Monday, August 27, 2018

A Place for Us

Title:  A Place for Us
Author:  Fatima Farheen Mirza
Publication Information:  SJP for Hogarth. 2018. 400 pages.
ISBN:  1524763551 / 978-1524763558

Book Source:  I received this book through Penguin First to Read free of cost in exchange for an honest review.

Opening Sentence:  "As Amar watched the hall fill with guests arriving for his sister's wedding, he promised himself he would stay."

Favorite Quote:  "But what I have never told any of you, never even explored within myself, is that it has been a habit, my faith, a way of living I never questioned, and once you three were born it was for you all that I adhered to it as I did. I wanted you three to grow with an awareness of God, and with that order and compass and comfort it provides, safe from dangers I could not imagine and I could not protect you from."

A Place for Us is the story of a family and the struggle between generations as children make choices that seem foreign to the parents. This book is unique for two reason - its publication and the cultural context in which it sets the story.

This book is the first novel for the SJP for Hogarth imprint, a joint endeavor between actress Sarah Jessica Parker and Molly Stern, Publisher of Crown and Hogarth. The goal is for the imprint to publish books that Ms. Parker acquires and that reflect her reading tastes. She also is the guiding vision for the editorial process. This book is also the debut novel for the author.

The cultural context of the book is its other unique feature. The family at the heart of the story is an Indian American Muslim immigrant family. The book is about the process of assimilation that immigrant families go through down the generations. Rafiq and Layla are from India. For their children, India is the land of their parents. They straddle both cultures much more so than their parents are able to. This cultural conversation adds to the already existing divide between generations in any given culture.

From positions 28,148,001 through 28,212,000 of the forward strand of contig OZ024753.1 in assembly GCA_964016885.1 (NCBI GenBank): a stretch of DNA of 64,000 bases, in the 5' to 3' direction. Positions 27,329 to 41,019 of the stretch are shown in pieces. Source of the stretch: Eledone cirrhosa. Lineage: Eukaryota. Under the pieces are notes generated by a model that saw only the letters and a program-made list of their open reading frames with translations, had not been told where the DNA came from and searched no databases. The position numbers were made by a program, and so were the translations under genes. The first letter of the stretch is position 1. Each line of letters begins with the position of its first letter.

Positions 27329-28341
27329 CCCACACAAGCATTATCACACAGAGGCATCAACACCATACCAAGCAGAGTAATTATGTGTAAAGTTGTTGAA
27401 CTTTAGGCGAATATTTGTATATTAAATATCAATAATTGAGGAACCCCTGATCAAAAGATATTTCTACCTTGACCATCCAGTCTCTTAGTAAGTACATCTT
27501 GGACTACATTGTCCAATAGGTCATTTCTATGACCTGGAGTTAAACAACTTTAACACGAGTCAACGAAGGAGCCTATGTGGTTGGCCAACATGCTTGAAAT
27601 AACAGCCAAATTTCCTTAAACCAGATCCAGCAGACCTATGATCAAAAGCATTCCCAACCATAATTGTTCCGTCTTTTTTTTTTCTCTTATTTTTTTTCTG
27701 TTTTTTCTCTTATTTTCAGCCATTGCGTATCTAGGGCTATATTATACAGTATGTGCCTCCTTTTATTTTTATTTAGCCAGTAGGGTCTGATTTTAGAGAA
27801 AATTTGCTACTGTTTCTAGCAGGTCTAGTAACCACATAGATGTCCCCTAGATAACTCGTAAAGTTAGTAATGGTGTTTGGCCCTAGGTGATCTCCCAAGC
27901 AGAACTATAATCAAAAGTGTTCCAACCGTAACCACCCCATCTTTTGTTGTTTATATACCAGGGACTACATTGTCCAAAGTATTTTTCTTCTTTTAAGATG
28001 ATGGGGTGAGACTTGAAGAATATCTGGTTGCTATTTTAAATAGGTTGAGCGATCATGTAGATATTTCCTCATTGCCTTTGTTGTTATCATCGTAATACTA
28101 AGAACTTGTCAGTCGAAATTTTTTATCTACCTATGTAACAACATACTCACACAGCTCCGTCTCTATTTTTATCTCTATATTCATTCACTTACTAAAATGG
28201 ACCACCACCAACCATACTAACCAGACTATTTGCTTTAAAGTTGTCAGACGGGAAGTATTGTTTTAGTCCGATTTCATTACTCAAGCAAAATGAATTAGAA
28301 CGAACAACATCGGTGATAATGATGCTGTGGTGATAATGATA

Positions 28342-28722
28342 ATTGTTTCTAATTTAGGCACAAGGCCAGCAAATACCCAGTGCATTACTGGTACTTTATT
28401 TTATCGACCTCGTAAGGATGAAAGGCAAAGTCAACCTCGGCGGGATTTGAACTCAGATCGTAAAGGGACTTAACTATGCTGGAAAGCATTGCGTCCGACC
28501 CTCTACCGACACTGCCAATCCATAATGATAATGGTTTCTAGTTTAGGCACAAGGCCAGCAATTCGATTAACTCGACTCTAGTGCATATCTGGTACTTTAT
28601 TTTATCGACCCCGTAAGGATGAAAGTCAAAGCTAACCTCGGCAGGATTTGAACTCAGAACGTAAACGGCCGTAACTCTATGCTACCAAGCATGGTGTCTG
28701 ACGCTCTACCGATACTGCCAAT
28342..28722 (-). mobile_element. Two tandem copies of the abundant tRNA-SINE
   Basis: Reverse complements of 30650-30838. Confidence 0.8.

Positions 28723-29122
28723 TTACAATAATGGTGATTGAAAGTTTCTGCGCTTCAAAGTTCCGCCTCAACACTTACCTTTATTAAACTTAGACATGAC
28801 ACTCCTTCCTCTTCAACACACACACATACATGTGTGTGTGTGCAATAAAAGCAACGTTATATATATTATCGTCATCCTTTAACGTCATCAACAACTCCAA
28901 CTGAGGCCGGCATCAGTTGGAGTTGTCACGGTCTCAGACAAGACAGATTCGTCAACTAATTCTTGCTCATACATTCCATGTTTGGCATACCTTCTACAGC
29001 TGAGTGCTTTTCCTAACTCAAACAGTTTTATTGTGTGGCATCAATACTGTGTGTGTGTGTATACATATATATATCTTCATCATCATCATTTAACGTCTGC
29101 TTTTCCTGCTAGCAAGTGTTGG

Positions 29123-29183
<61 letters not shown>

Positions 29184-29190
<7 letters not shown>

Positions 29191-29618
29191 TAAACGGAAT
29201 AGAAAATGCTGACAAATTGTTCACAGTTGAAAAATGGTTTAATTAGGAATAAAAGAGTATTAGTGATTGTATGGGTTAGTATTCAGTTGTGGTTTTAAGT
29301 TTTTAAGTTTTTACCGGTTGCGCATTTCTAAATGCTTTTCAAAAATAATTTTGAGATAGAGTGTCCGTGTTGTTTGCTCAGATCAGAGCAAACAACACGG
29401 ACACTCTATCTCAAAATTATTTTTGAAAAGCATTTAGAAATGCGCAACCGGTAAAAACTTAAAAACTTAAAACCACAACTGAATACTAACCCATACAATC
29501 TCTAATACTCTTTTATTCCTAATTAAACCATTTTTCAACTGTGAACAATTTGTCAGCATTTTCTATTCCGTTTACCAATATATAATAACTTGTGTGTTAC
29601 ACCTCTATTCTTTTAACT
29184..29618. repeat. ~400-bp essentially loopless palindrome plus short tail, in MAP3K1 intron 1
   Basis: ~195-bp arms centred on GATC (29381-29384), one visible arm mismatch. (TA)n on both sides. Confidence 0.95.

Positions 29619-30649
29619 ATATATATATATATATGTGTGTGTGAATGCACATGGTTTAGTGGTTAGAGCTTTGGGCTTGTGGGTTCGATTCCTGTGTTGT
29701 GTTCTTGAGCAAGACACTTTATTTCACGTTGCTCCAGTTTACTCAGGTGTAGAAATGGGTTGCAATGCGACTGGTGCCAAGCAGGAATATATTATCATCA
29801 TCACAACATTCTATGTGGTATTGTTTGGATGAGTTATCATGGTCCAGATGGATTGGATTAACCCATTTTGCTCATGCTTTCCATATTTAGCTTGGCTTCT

The plot of this book centers on the wedding Haadia, one of Rafiq and Layla's children. The wedding and Haadia's request brings home her brother, Amar who has long been estranged from the family. In between is Huda, the almost invisible middle child. The history of this family collectively and each family member's secrets come to light as the book weaves memories and flashbacks through different time period over the the course of the wedding.

The story of the book is not unusual - in life or in books. Parents have expectations and plans. Children have dreams and desires. The two often don't match. They result in conflict even though love may exist on all sides. Where conversation and respect exist, the family members find a way. Otherwise, estrangement occurs, and words are said that cannot be taken back.

What I find challenging about the book is the timeline. The book bounces back and forth to different periods of time in the family's life sometimes with no warning. It takes a while to straighten out what occurs when in a more linear fashion. It makes the book difficult to follow at times.

What I appreciate most about this book is that it writes about an Indian American Muslim family not as a statement on the American diaspora, not as a depiction of the immigrant experience, not as an overt statement of diversity but just as a family like thousands of others that are part of the fabric of America. This nation is a melting pot with diverse traditions reflecting the diverse backgrounds of our immigrants. Yet, at the end of the day, parents, children, and families face so many of the same challenges and struggles no matter what the cultural background. It seems obvious when stated, but so often, as readers and as people, we look for the differences rather than the commonalities. So, kudos to SJP for Hogarth and Ms. Mirza for presenting a family as a family not as a political statement. That is the beauty of my America. There is indeed a place for all of us.

Please share your thoughts and leave a comment. I would love to "talk" to you.

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